Child Custody and Access

When parties start a proceeding for custody and access, a common misconception is what those terms mean in a legal context. For example, custody does not include where the child resides. Instead, custody means the rights and responsibility of a parent to make any major decisions for the child. Major decisions can concern the decision around the child’s education, religion and non-emergency health care.

There are two types of custody arrangements, sole custody and joint custody. Sole custody means that only one parent makes all the major decisions, whereas joint custody means that both parents make the major decision for the child jointly. Joint custody can take on many different forms, which is why it is beneficial to talk to a lawyer.

On the other hand, access refers to the time the child has with the non-custodial parent. Access includes the right of the non-custodial parent to make inquires about the child and be provided with that information. This can include information about the child’s education, health, and welfare. Day-to-day decisions are made by the parent who is caring for the child at that point in time. 

Once a couple separates and one of the spouses moves out of the marital home, the spouse who continues to live with and care for the child or children has de facto custody, and the other spouse is entitled to access. The de facto custody arrangement will be considered the status quo for the child or children and a critical factor that courts will consider when ruling on applications.

As a result of the misconception of custody and access, effective on March 1, 2021, under the Divorce Act and Children’s Law Reform Act, the terms custody and access will be changed and replaced, parenting time (access) and decision-making responsibility (custody). Secondly, in addition to the changes coming into place in March 2021, a new order will be created, called a parenting order. The parenting order will include both decision-making responsibility (custody) and parenting time (access) in one. Finally, another change that came into effect in March 2021 is the Divorce Act will impose new duties on the spouses/parties that mandate them to attempt to resolve these issues through an alternative dispute resolution process, where it is appropriate to do so. Here the courts are encouraging the parties to try and come to an agreement through mediation and negotiation. Not only will this help keep the costs of the proceedings low it also helps create a more harmonious environment for the family and children when dealing with these sensitive issues.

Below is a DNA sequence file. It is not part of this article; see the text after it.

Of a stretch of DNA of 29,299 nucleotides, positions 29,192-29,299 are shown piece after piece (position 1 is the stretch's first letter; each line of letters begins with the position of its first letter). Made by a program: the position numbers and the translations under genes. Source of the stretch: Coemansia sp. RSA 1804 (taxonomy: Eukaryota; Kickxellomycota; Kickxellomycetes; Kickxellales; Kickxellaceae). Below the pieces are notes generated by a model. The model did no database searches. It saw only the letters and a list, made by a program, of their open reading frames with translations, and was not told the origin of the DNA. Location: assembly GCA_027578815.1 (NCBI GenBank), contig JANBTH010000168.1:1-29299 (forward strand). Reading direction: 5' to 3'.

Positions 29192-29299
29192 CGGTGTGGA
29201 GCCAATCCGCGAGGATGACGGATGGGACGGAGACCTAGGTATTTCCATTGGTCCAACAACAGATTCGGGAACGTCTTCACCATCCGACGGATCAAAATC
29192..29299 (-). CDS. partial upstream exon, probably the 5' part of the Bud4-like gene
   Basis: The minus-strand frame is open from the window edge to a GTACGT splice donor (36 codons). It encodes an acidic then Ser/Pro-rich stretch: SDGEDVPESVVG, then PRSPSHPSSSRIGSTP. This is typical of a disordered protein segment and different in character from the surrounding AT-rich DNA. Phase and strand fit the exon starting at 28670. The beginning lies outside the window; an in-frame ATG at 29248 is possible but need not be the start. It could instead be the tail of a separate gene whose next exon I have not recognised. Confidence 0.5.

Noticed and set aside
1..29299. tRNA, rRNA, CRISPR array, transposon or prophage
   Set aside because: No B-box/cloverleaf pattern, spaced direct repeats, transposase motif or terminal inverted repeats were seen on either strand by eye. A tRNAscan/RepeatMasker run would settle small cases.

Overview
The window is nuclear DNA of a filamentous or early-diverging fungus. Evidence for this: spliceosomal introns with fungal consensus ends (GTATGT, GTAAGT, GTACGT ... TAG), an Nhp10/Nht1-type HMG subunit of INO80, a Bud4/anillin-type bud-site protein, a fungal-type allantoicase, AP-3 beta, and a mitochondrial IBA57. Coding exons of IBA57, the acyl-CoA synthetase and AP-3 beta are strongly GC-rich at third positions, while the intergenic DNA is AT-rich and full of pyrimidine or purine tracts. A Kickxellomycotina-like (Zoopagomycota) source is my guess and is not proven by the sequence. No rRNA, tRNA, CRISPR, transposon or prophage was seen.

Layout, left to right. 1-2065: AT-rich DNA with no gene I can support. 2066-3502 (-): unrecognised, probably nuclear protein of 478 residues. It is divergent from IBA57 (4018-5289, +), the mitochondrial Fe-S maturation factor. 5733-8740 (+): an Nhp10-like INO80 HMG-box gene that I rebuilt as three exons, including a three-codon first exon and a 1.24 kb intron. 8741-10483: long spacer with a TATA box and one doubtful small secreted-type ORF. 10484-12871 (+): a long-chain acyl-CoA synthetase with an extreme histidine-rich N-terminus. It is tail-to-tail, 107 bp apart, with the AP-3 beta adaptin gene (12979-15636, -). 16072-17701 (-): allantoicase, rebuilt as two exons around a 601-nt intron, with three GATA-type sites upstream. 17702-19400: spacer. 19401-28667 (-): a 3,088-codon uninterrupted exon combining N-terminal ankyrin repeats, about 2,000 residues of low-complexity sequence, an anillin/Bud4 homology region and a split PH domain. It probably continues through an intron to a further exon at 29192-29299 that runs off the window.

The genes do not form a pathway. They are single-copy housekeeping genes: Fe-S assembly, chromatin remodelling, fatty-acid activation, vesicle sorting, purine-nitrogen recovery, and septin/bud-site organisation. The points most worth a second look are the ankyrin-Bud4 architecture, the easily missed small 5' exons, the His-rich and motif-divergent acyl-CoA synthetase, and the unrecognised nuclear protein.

Suppose the parties cannot come to an agreement about parenting time (access) and decision-making responsibility (custody). In that case, the court will decide these matters based on the “best interest of the child” test. This test applied to matter brought under both the Divorce Act and the Children’s Law Reform Act. Some of the factors the court consider are: 

  • The child’s physical well-being; 
  • The child’s emotional well-being and security; 
  • The applicant’s plan for the child’s education and maintenance;
  • The child’s financial needs. 
  • The child’s religious and ethical upbringing; 
  • The child’s wishes (dependant on the child’s age);
  • The bonding between a child and the child’s caregivers, etc. 

The driving factor behind this test is the child’s needs and not the individual parent’s rights. 

Furthermore, the Divorce Act imposes a duty on the parties, and the person who has parenting time, decision-making responsibility to exercise those duties in a manner that is in the best interest of the child and protect the child from conflicts that arise as a result of any proceeding between the parties.

Why Choose Us?

At Bickhram Litigation, we understand that custody and access disputes are challenging and emotionally draining. Our lawyers have a great deal of experience helping clients bring and litigate these matters. We provide sound legal advice and the support you need to make this challenging time a little less strenuous for our clients and their families. For more information on Custody and Access proceedings and litigation, please contact us for a complimentary consultation.



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